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Qatar Flips Rosneft in Less Than a Year, Part 1

Posted: January 2nd, 2018 has previously delved into the Qatari sovereign wealth fund’s deal to acquire part of a 19.5% stake in the Russian state-owned oil company Rosneft. We traced a trail from Qatar to Singapore, to Russia, to Italy, to Britain, and ultimately to the Cayman Islands. Read Part 1, Part 2, and Part 3 of our reporting.

This update will look at new developments in the Rosneft case, as the Qatar Investment Authority (QIA) and its partner dispose of much of their Rosneft investment. We will also scrutinize the new buyer of 14.16% of Rosneft, a little-known Chinese oil and finance conglomerate called CEFC China Energy Co. Ltd. (中国华信能源有限公司), headed by a Chinese mainlander called Ye Jianming (叶简明).


In December 2016, the Qatar Investment Authority (QIA) and a Swiss oil-trading firm Glencore jointly acquired the third-largest stake in Rosneft using a joint venture vehicle called QHG Shares Pte (now renamed QHG Oil Ventures). The 19.5% stake was purchased for $11 billion.

However, barely nine months later, QIA and Glencore sold 14.16% of Rosneft for $9.1 billion, marking a substantial profit of $1 billion. Glencore and QIA will retain stakes of 0.5% and 4.7% in Rosneft, respectively.

China CEFC Energy Company Limited Logo

Glencore stands to benefit especially, because it has sold its shares, apparently at a large premium, but still retains a prized side-deal with Rosneft to trade Russian crude that was part of the initial transaction in December 2016. Reuters and oil trade publications revealed that Rosneft and QHG Trading had made an offtake deal. Per the terms, Rosneft agreed to supply QHG Trading up to 55 million tons of crude over a 5-year period according to a formula pegged to global oil prices. Glencore currently trades about 400,000 barrels a day pumped from Rosneft, according to Bloomberg.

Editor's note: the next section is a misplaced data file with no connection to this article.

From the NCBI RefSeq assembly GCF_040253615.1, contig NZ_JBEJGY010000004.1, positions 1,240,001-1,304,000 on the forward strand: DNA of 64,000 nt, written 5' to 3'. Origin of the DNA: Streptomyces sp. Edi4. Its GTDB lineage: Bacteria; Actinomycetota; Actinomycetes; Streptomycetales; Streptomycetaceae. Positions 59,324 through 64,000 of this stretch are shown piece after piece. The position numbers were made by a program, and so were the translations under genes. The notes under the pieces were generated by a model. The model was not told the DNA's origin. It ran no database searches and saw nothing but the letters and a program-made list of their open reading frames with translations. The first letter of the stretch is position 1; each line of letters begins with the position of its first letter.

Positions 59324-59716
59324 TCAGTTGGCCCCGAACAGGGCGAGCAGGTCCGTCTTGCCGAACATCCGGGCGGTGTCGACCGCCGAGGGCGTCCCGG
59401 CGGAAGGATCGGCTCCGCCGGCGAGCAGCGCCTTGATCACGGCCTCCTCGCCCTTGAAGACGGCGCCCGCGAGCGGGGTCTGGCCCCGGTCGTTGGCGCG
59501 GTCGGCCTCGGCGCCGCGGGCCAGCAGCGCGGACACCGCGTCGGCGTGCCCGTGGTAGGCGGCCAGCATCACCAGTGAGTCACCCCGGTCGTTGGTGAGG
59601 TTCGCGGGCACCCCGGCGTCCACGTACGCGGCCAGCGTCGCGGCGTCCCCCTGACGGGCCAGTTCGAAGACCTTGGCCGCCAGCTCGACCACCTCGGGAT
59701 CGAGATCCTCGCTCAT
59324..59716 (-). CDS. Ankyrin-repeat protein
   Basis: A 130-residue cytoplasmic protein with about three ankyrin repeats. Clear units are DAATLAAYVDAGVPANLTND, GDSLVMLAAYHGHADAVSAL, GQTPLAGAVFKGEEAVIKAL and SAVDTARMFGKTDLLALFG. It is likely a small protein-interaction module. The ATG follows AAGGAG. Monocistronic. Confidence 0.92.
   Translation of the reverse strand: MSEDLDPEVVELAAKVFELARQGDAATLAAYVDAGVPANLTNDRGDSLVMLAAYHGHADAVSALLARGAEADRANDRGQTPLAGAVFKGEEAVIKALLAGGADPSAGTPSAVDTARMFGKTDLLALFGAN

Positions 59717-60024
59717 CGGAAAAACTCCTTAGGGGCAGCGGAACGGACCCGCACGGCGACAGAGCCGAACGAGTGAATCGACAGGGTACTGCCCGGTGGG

The buyer of the 14.16% was the private Chinese energy conglomerate CEFC China Energy Co. Ltd. (中国华信能源有限公司). CEFC China Energy has been described by Bloomberg as “little known even within the energy industry”. CEFC will buy the 14.16% from QHG Shares Pte. In turn, Glencore and Qatar will use the proceeds to pay down the debt they incurred to buy their initial stake just nine months ago. (SOURCE)

Geopolitics of the Deal

From a geopolitical standpoint, the deal deepens energy and political ties between China and Russia amidst the latter’s increasing tensions with the United States. The deal comes as the U.S. has imposed a new round of economic sanctions on Russia, making it difficult for large Western firms such as Glencore to develop partnerships and increase ties with Russian state-owned firms such as Rosneft. The transaction will allow China, the world’s second largest energy consumer, to boost cooperation with the world’s top oil producer. Rosneft’s market capitalization stands at $57 billion and the deal makes it one of the largest investments ever made by China into Russia. (SOURCE)

The participation of CEFC marks a departure from tradition, as Beijing has relied in the past on state-owned China National Petroleum Corp. and China Petroleum & Chemical Corp., also known as Sinopec, to buy stakes in foreign energy companies. (SOURCE)

Moscow has been the top crude supplier to China for most of 2017 and now plans to start supplying natural gas by pipeline in 2019.

“We are happy that it was specifically a Chinese corporation,” Rosneft’s CEO, Igor Sechin, said on state television station Rossiya-24. Sechin told reporters CEFC would get access to Rosneft’s oil fields and petrochemical projects in East Siberia “to guarantee bigger synergies.”

CEFC said the deal would give it annual equity oil production of 42 million tonnes (840,000 barrels per day) and access to oil and gas reserves of 2.67 billion tonnes (20 billion barrels). (SOURCE)

According to Bloomberg, “The structure of the deal and the speed at which the transaction with CEFC was announced raise questions about why Glencore and Qatar bought the stake last year in the first place.” At the time of that deal in December, politician Grigory Yavlinsky accused the government of rushing the sale to help finance the 2016 budget.

The political importance of the transaction was evident in April 2017, when Russian President Vladimir Putin awarded the Order of Friendship, a top state honor, the CEO of QIA Qatari royal Sheikh Abdullah Bin Mohammed Bin Saud Al Thani, along with the CEO of Glencore and Carlo Messina the Italian banker involved in financing the transaction.